Wheeler said she supports the transportation bond, which is geared toward fixing traffic congestion. She argued that Prince William should have a greater voice in the region.
“We should participate more in the regional decisions,” she said. “A stronger Prince William County helps the entire Northern Virginia area.”
A former chair of the county’s board of social services, Wheeler said she would work to make Prince William more inclusive to different groups. She also said the county should take a stronger stance on some statewide issues, such as the effort to get the General Assembly to ratify the Equal Rights Amendment.
Former county Republican Party board member Donald Scoggins, Defense Department analyst Jesse Maggit Jr. and information technology consultant Muneer Baig are running for board chair as independent candidates, though none has raised any money so far, according to the nonprofit Virginia Public Access Project.
To varying degrees, the themes in the election for chair are also playing out in the races for the other open board seats.
In the Coles district, Democrat Raheel Sheikh, a Pakistani immigrant who arrived in Prince William 16 years ago, would be the county’s first South Asian board member.
Sheikh, 44, owns several automotive repair businesses in the area. He wants to dedicate more money toward reducing traffic on Route 28 but opposes issuing bonds for road improvements. He also wants to improve vocational training programs and move Prince William toward stronger energy efficiency.
“It’s time Prince William County takes a leadership role and shows other counties how things can be done differently and more efficiently,” he said.
Republican Yesli Vega — a 34-year-old sheriff’s deputy who would be the county’s first Latina board member — has campaigned on increased funding for public safety, phasing out business and professional license taxes and cutting other spending.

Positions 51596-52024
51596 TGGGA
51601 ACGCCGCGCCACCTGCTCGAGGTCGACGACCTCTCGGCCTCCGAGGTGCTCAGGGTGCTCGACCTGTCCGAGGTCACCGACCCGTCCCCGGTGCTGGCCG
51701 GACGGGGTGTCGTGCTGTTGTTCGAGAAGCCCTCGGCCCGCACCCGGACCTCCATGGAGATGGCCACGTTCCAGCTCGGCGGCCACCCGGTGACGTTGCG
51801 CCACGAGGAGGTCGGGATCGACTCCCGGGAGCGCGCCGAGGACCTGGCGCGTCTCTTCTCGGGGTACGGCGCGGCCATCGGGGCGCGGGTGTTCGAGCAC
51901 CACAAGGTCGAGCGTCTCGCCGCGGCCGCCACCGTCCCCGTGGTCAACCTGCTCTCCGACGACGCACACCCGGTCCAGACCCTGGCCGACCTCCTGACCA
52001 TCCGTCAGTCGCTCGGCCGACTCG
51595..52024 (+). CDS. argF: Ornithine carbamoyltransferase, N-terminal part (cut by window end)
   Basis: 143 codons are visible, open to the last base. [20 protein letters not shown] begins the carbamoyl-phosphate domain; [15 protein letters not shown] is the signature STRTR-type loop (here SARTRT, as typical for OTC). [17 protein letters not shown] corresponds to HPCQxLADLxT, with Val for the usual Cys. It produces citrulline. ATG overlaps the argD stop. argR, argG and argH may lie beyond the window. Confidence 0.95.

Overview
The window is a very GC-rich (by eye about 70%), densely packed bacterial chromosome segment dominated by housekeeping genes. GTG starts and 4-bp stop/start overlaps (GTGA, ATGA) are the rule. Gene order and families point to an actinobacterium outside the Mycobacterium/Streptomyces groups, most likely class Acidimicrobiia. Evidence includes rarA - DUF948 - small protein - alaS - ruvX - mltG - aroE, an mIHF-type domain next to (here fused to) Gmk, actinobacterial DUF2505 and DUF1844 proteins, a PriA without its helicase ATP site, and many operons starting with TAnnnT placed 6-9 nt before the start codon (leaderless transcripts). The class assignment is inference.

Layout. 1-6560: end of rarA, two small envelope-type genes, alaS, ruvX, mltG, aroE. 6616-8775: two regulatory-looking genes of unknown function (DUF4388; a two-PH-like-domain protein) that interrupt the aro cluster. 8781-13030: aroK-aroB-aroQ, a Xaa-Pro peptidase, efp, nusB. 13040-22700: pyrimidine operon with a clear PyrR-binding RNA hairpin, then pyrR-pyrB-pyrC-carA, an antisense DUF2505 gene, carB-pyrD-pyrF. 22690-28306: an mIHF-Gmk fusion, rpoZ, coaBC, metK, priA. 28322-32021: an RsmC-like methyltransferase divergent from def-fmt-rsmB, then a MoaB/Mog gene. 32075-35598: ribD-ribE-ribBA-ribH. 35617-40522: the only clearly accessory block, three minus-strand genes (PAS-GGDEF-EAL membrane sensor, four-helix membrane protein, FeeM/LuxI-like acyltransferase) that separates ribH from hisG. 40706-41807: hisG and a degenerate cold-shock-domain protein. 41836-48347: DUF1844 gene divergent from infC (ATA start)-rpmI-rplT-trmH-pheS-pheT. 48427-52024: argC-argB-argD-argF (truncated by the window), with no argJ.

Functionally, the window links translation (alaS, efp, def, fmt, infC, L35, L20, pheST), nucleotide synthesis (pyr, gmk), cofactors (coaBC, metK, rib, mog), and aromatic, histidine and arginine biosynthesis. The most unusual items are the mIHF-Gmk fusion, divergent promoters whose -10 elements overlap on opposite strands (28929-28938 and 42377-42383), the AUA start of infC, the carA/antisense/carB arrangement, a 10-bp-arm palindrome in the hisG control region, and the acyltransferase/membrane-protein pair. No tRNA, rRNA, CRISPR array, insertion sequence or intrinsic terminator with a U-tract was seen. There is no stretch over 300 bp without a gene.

Vega said she would emphasize transparency about new development in the area and do more to preserve open space in the Coles district, where there is a debate over whether to allow more homes in a protected area of the county known as the Rural Crescent.
“We just want smart growth, moving forward, because the infrastructure is lagging and hasn’t caught up to all of the growth that the county has experienced,” Yesli said. Local residents “are very strong in their stance about our need to preserve open space because, once it’s gone, we’ll never get it back.”
She has taken stances against the Equal Rights Amendment, prohibiting civilians from traveling on Prince William roads with loaded weapons and eliminating the county’s ICE agreement.
In the Potomac district, Democrat Andrea Bailey — a 64-year-old event planning business owner — says she’ll work to expand commuter rail and bus rapid transit service and increase spending on schools and mental health programs.
“We need to listen more to the community about what their needs are and to try to address those needs,” said Bailey, an executive committee member of the local NAACP chapter who challenged Caddigan in 2015 and lost by six percentage points.
Republican Douglas Taggart, president of a technology engineering company, said he wants to be a consensus builder on the board focused on reducing traffic congestion and luring more businesses to the Route 1 corridor.
Taggart, who is also 64, said the area’s changing demographics could make it harder for a Republican to win in Potomac this year.
“I think the board is at a crossroads,” he said. “We’ll see where that takes us.”
Stewart agreed that the GOP’s majority is in jeopardy, predicting that Democratic efforts to win control of the General Assembly in November will lead to more voter enthusiasm from that party at the local level.
“If it’s a bad year for Republicans, and I strongly suspect it’s going to be a bad year for Republicans, I think we’ve lost the chairman’s position,” Stewart said. “The best that Republicans can do is retain four seats.”